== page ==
Sarah, how utterly fascinating. I always love to know how authors create and why. The whole matter of the weather and how that is worked into your novel as another character, wonderful!
BTW your cover art has a sensual sweet loveliness to it that I just adore.
Boy, do I know what you mean. I just submitted a novella to one of my e-publishers. But I have no clue if it's what they're looking for. Nerve-wracking time.
Thanks for being with us today. Like Evonne mentioned what a lovely contrast between you and yesterday's guest author. Being very eclectic in nature, I appreciate both of you, and the different types of stories/genres you write in.

Sarah Mallory said...

Thank you for the warm welcome and comments. It was lovely to be your guest here and I shall certainly drop in when I can!

Savanna - I too adore the cover to this book: isn't she gorgeous?

Anitra, I just love the Georgian period, so all my published novels are set in Georgian or Regency times. However, I have written a book set in Tudor times, but it is still sitting in a drawer! Maybe one day.....

Sarah Mallory

Savanna Kougar said...

Sarah, thanks for being our guest. I know e-publishing and small print publishers are taboo for some authors. However, there is room for a wider variety of historical periods. Have you considered submitting your Tudor mss to say a publisher like Bethany House. They advertise in Romantic Times.

Anitra Lynn McLeod said...

Believe me, I know the feeling of "one day, perhaps" :)

I've got about 5 German Medieval romances that languish in my electronic drawer. I still love them but the time isn't right but someday . . . :)

Thanks so much for blogging with us. I also wanted to comment about P.D James as I'm a die hard fan. I just read a departure for her, The Children Of Men--I throughly enjoyed it. It's one she wrote back in 1992 but I just recently got a copy. Very different from her mystery work but still her characterizations and plot were outstanding!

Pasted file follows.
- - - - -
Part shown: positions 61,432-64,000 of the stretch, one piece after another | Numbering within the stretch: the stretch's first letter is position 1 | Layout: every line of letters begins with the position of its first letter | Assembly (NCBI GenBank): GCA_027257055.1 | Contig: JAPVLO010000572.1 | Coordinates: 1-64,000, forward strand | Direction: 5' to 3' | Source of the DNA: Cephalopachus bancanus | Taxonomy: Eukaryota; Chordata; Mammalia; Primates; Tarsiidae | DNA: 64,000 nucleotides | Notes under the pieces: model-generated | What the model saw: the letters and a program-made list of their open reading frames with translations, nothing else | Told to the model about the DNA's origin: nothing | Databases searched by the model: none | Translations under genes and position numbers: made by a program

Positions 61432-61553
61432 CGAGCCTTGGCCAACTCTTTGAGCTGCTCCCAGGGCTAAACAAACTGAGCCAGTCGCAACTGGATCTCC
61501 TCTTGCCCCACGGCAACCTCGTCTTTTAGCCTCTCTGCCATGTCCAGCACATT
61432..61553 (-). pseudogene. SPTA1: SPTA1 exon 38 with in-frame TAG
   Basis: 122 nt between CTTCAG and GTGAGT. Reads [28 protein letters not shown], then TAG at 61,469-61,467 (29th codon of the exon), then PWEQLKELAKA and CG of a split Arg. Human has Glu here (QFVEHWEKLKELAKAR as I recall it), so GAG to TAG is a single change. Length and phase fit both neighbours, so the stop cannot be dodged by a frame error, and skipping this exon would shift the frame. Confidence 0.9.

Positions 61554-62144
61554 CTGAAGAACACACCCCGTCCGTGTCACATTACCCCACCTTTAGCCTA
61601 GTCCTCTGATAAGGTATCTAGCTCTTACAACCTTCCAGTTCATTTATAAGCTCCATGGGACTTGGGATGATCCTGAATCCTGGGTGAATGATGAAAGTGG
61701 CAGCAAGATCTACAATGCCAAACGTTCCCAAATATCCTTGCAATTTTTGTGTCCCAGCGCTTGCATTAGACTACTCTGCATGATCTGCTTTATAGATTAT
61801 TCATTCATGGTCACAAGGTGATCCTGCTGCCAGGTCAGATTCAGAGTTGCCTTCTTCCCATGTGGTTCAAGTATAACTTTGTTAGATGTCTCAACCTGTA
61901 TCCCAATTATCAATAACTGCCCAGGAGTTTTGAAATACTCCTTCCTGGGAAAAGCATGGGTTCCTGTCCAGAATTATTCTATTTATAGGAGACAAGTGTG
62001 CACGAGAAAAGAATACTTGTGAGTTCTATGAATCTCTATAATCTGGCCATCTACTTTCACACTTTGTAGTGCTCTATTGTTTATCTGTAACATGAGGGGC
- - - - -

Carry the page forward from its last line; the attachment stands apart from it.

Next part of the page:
Trish Milburn said...

Hi, Sarah. Sorry I'm so late in making a comment. I seem to be crazy busy lately. Just wanted to say thanks so much for visiting with us here at Title Magic, and I wanted to compliment your covers. They're beautiful.

Helen Scott Taylor said...

Hi Sara, sorry to be so late to the party. I'm a great fan of historical, especially Regency and Georgian. I'm also a fan of the strong heroine who stands up for herself and gives the hero a run for his money. I'll keep an eye out for your book when it arrives on the shelves as it sounds exactly what I like. Thank you for being a guest blogger!

Holli Bertram said...

Sarah,

Welcome to Title Magic! You're book sounds wonderful. Having travelled with three children in this century, I can only imagine the the "adventures" of traveling with four children in 1816.
Your description of your hero reminds me a bit of Captain Von Trapp in Sound of Music. I loved his journey towards intimacy with his children.
I'm looking forward to reading your book, and thanks for stopping by!

Holli

Lexie O'Neill said...

Thank you so much for being a guest blogger! I'm sorry I didn't get over here sooner--graduation at the college where I'm a faculty member.

I'd actually found a few minutes to look at the blog on Friday (but no time to formulate a comment). I loved your covers!!! I shared them
with my hubbie--they're the kind of elegant I love.

Actually, I remember trying to leave a comment! Because I had a question--how do you learn about
the nitty gritty details of life in
a historical time period?
Thanks!!
Lexie